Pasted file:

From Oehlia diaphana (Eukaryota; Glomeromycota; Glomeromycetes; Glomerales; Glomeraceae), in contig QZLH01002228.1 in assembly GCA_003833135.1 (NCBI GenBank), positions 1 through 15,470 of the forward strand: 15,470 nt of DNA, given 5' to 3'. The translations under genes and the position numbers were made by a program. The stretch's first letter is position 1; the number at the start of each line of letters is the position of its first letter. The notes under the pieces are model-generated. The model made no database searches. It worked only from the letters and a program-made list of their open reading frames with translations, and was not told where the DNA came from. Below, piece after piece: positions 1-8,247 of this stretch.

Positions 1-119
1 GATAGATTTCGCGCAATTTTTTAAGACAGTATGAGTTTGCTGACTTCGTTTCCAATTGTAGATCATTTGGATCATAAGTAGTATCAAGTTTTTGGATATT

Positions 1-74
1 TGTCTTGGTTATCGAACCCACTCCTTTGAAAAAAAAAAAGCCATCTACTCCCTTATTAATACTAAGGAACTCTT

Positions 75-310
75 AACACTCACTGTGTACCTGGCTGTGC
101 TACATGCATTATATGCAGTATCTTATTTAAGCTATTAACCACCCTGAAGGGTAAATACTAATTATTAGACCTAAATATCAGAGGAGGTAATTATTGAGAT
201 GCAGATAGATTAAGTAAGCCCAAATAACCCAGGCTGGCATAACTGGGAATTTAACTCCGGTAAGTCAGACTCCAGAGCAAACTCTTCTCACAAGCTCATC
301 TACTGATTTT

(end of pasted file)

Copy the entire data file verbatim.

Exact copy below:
From Oehlia diaphana (Eukaryota; Glomeromycota; Glomeromycetes; Glomerales; Glomeraceae), in contig QZLH01002228.1 in assembly GCA_003833135.1 (NCBI GenBank), positions 1 through 15,470 of the forward strand: 15,470 nt of DNA, given 5' to 3'. The translations under genes and the position numbers were made by a program. The stretch's first letter is position 1; the number at the start of each line of letters is the position of its first letter. The notes under the pieces are model-generated. The model made no database searches. It worked only from the letters and a program-made list of their open reading frames with translations, and was not told where the DNA came from. Below, piece after piece: positions 1-8,247 of this stretch.

Positions 1-119
1 GATAGATTTCGCGCAATTTTTTAAGACAGTATGAGTTTGCTGACTTCGTTTCCAATTGTAGATCATTTGGATCATAAGTAGTATCAAGTTTTTGGATATT

Positions 1-74
1 TGTCTTGGTTATCGAACCCACTCCTTTGAAAAAAAAAAAGCCATCTACTCCCTTATTAATACTAAGGAACTCTT

Positions 75-310
75 AACACTCACTGTGTACCTGGCTGTGC
101 TACATGCATTATATGCAGTATCTTATTTAAGCTATTAACCACCCTGAAGGGTAAATACTAATTATTAGACCTAAATATCAGAGGAGGTAATTATTGAGAT
201 GCAGATAGATTAAGTAAGCCCAAATAACCCAGGCTGGCATAACTGGGAATTTAACTCCGGTAAGTCAGACTCCAGAGCAAACTCTTCTCACAAGCTCATC
301 TACTGATTTT